Lawmakers: Cablevision should say YES

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Several New York state lawmakers introduced legislation
Tuesday intended to force Cablevision Systems Corp.'s hand and make it carry Yankees Entertainment &
Sports Network on its basic tier.

Mimicking a federal law that requires cable operators that own programming to
carry independent cable programmers on equitable terms, the bill "would give the
state of New York the ability to take action when such a dispute arises and
federal regulators opt not to intercede," according to a statement.

Two state senators and an assemblyman introduced the bill.

"It is terribly wrong when programming is kept from viewers because of the
anti-competitive actions of cable operators that happen to own competing
programming," Assemblyman Alex Gromack (D-Congers) said. "In this case, every
day, residents in the communities I represent tell me they are deeply
saddened and outraged that they cannot watch Yankees games simply because
Cablevision does not want the YES Network competing against Cablevision's own
sports services, MSG [Madison Square Garden Network] and Fox Sports New York."

The dispute between YES and Cablevision has gotten progressively
worse over the past two months, with YES filing an antitrust suit against
Cablevision last month.

"The
YES Network knows, and can verify, that the only reason the YES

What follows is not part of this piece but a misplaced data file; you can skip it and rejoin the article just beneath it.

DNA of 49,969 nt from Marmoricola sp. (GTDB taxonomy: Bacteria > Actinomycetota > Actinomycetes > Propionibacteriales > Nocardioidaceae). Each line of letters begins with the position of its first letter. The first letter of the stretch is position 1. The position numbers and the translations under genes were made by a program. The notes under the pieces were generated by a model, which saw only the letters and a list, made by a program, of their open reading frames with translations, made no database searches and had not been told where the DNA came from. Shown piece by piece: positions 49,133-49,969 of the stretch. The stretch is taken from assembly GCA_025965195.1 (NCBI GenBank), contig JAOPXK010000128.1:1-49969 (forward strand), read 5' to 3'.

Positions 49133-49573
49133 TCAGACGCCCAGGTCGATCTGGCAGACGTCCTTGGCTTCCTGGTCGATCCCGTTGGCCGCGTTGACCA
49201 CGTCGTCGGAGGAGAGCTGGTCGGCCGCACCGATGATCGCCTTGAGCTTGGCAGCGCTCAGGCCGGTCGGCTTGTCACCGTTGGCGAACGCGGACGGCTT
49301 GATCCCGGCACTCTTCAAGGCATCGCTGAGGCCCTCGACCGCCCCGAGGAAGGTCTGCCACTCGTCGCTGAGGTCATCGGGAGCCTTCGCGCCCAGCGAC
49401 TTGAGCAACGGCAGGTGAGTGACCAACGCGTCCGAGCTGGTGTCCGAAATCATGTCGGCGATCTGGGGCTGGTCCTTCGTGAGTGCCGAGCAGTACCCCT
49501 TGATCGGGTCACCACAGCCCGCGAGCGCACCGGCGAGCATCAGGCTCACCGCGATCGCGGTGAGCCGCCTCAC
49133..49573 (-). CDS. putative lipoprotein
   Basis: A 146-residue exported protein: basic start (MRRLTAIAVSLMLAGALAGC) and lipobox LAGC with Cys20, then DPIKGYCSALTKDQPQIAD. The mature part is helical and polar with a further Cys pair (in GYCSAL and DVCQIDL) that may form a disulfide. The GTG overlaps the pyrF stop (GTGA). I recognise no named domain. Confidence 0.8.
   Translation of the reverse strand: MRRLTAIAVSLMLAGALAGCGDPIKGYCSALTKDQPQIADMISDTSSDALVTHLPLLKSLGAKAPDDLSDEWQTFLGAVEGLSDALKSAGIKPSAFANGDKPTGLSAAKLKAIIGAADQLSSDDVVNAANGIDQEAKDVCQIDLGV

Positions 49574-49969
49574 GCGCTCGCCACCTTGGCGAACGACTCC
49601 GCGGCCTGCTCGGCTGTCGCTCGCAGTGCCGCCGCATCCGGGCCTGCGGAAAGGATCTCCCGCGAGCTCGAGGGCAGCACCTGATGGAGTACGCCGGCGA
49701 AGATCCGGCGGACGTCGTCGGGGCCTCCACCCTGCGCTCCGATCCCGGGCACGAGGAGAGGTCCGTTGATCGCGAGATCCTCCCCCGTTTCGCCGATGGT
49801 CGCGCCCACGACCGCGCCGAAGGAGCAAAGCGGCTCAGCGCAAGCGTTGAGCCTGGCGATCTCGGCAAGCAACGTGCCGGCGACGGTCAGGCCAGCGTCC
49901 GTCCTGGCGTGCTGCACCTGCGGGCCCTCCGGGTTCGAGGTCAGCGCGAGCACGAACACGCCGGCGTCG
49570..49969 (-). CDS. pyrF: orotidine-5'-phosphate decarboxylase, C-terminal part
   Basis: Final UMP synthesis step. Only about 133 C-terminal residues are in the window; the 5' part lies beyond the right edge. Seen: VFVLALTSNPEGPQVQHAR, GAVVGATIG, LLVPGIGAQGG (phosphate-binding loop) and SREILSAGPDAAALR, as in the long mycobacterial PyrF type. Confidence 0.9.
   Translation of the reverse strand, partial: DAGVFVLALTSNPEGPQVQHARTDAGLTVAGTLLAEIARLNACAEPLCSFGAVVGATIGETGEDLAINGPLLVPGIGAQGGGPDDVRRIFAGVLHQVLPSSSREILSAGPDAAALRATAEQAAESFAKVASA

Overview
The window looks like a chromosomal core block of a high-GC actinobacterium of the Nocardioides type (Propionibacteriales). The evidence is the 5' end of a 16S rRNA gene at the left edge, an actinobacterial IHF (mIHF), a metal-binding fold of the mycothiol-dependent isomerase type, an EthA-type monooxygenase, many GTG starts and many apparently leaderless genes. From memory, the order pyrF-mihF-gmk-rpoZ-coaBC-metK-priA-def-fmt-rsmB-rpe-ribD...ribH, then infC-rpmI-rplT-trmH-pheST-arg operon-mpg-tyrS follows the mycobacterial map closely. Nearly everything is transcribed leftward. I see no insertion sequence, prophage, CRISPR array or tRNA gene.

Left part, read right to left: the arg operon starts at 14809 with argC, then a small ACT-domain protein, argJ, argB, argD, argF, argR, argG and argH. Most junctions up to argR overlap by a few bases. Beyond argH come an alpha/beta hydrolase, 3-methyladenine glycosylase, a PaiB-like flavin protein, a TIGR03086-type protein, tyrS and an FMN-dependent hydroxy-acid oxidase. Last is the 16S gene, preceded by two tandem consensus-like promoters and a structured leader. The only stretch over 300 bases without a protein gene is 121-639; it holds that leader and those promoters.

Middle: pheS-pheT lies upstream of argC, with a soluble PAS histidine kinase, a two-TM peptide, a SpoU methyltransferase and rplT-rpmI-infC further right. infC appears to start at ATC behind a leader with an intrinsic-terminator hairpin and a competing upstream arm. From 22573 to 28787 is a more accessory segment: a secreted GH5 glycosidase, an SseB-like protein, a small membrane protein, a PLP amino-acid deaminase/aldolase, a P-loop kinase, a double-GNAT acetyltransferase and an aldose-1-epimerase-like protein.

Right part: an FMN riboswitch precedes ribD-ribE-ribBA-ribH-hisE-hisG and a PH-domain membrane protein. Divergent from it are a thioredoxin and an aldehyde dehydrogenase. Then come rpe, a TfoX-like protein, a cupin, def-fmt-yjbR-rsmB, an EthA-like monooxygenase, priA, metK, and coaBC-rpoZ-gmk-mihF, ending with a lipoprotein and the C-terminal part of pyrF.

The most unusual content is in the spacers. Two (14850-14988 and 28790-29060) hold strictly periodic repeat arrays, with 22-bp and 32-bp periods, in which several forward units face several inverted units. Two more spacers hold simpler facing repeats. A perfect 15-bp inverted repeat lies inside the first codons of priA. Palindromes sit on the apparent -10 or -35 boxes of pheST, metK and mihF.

Network is not being carried on Cablevision's systems is because Cablevision does not want
YES competing with Cablevision's own sports services, MSG and Fox Sports New York," YES chairman Leo J. Hindery Jr. said.

"There is simply no other reason, for every other cable operator in the
Greater New York area is today carrying the YES Network in basic," he added.

Cablevision took issue with Hindery's portrayal of the situation. "This is
the latest YES Network attempt to pressure Cablevision into forcing all of our
customers to pay $72 million per year to watch Yankee games on cable, whether they
want to or not," according to a statement. "Not only is this proposed
legislation pre-empted by federal law, but it also ignores Cablevision's fair and
nondiscriminatory offers to the YES Network that have all been rejected by
YES."

And the National Cable & Telecommunications Association took Cablevision's side: "The legislation
introduced in New York is an improper intrusion into cable-programming-carriage
decisions where Congress has decided that state regulation is
inappropriate."

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